What I Learned About the Sustainable Development Goals at I-Week 2020
With a busy schedule and a ton of assignments, I never had the time to learn about how the world is working towards sustainable development, even though it is an important subject that every student should be aware of. Each one of us has a part to play towards sustainable development, and so learning about it is also essential. UAI’s International Week (I-Week) helped a lot to boost my knowledge about the sustainable development goals, or SDGs, and was worth taking the time to attend.
The SDGs are a group of 17 goals set by the United Nations General Assembly in 2015. The goals were set with a vision to achieve a more sustainable future with a concept of leaving no one behind and they are targeted to be achieved by 2030. SDGs 1, 2 and 3 are eliminating poverty, zero hunger, and good health and well-being, respectively. I see these three goals as interconnected in the sense that if we achieve Goal 1 we, in turn, get close to achieving Goal 2. Ending hunger and achieving improved nutrition and food security will play a big role in promoting well-being, which is Goal 3.
During I-Week 2020, I attended the keynote talk by Natan Obed, the President of the Inuit Tapiriit Kanatami (ITK), where he spoke about achieving the Sustainable Development Goals in Inuit Nunangat. As an international student, I learned numerous facts about Inuit Nunangat and the Intuit community through the talk by Natan. His talk enlightened me to think about certain issues that Canada as a country is facing which are not as prominent as they should be.
Canada as a country has always been perfect for me, a student who has moved here from India. However, no country in this world is perfect and neither is Canada. I only realized this after I heard Natan talk about food insecurity along with the lack of infrastructure and transportation in Inuit Nunangat. Inuit Nunangat has fifty-one communities and the majority are marine communities with a few ports and a lack of ways to export and import goods and services. Only two in fifty-one communities have in-and-out road access, and only one region is supported by marine infrastructure. Natan believes that Intuit Nunangat is a country within a country and he admires and learns from the resilience and kindness of all Indigenous people. Natan believes that life expectancies, as well as the social and economic indicators in Inuit Nunangat, are similar to developing countries such as Ethiopia and Zimbabwe.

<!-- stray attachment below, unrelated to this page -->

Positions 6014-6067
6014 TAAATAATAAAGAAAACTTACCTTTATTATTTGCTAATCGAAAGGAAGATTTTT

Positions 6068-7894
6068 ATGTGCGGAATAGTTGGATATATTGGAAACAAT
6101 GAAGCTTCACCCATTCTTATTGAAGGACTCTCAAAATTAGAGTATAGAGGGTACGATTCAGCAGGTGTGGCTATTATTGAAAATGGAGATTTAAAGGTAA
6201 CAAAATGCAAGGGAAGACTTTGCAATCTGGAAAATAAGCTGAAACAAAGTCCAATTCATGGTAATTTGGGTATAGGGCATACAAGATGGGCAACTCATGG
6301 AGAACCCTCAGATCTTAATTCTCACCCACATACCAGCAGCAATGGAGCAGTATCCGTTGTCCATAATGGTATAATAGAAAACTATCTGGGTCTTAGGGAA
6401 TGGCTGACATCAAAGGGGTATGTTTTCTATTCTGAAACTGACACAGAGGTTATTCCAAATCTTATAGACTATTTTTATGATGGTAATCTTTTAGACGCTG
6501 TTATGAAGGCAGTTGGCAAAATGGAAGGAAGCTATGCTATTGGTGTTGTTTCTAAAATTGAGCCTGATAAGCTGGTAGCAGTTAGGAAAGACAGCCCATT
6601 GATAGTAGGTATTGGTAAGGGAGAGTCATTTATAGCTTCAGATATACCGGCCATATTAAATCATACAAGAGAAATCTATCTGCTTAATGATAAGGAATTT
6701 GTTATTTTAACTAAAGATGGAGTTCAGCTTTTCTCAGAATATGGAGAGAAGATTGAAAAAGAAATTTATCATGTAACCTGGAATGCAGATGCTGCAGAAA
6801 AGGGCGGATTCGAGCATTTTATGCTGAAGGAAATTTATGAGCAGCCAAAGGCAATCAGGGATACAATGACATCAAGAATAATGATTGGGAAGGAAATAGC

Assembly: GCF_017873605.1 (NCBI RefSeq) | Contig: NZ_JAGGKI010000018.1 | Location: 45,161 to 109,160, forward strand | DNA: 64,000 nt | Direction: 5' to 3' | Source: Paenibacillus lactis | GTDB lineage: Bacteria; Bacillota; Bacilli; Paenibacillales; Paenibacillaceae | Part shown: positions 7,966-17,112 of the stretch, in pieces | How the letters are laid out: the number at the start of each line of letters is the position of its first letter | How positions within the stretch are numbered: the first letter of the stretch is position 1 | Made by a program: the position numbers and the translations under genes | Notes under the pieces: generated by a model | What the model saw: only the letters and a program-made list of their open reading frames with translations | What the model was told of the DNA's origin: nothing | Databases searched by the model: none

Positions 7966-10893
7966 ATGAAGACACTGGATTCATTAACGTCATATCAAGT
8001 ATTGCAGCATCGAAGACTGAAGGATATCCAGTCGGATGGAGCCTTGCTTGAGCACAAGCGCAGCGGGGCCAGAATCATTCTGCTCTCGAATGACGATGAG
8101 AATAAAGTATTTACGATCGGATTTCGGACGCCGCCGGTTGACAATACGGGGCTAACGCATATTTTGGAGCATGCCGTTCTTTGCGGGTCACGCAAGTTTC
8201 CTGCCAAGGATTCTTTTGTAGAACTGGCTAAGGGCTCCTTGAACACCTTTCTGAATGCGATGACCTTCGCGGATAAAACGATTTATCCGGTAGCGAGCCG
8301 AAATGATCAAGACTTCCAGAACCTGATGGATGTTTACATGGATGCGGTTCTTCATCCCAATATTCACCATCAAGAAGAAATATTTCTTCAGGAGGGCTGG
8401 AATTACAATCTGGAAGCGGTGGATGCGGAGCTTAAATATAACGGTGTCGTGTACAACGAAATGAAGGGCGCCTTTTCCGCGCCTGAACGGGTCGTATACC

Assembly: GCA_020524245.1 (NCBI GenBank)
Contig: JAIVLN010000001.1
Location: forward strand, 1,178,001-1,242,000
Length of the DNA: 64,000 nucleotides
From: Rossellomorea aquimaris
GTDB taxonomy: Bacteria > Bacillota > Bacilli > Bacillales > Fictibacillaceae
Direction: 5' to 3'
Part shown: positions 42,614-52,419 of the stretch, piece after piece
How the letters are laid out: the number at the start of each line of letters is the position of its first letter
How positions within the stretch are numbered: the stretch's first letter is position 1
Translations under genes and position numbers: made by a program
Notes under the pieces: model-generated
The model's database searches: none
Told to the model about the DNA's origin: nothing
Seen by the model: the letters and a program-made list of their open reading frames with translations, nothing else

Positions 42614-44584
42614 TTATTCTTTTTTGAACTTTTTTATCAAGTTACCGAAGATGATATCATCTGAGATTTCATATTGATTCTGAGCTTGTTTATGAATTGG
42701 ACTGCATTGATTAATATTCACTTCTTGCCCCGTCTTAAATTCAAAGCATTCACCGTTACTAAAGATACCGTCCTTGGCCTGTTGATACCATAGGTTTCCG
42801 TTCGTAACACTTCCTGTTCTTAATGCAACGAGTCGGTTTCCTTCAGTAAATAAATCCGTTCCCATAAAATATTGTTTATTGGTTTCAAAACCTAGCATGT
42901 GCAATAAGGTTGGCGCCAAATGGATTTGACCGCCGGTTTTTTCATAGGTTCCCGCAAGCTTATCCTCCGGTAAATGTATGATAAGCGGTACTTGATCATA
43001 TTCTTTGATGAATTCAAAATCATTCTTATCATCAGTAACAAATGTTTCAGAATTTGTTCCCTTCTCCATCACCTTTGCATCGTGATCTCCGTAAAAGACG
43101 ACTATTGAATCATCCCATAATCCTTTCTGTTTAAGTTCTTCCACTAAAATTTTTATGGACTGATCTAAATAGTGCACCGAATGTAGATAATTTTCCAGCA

So, how is Inuit Tapiriit Kanatami working towards all these challenges in Inuit Nunangat? They’re working towards the SDGs. The life expectancies and the social and economic indicators in Inuit Nunangat are a major reason why SDGs are welcomed by Intuit. The ITK is focused on achieving Sustainable Development Goals 1 (no poverty), 2 (zero hunger ), 3 (good health and well-being), 4 (quality education), 5 (gender equality), 13 (climate action), and 16 (peace, justice, and strong institutions) through their strategic plans. For example, the ITK plans to achieve SDGs 1 and 2 through its final stage of creating the National Inuit Food Security Strategy. Another way to achieve these SDGs is by adapting programs such as the Nutrition North Program and the National School Lunch Program to eradicate food insecurity. Poverty is the driving force for food insecurity and food insecurity is the biggest problem that needs to be addressed not only in the Inuit community but throughout Canada to achieve the SDGs.
But what can we do to help? I believe that awareness is one of the most important factors that enables us to provide any kind of help. Natan’s talk enlightened me to realize that just talking about the problems does not mean we care to solve them. We also need to be self-determined to take actions to solve the problems. I feel that setting a target to achieve the SDGs can, in turn, lead us to work on problems such as poverty and food insecurity, and this is how many problems as a nation can be solved.
International Week (I-Week) is happening online February 1–6, 2021! I-Week is a chance for you to hear various perspectives connected to the UN Sustainable Development Goals (SDGs). There are more than a dozen free virtual events open to all; registration is required.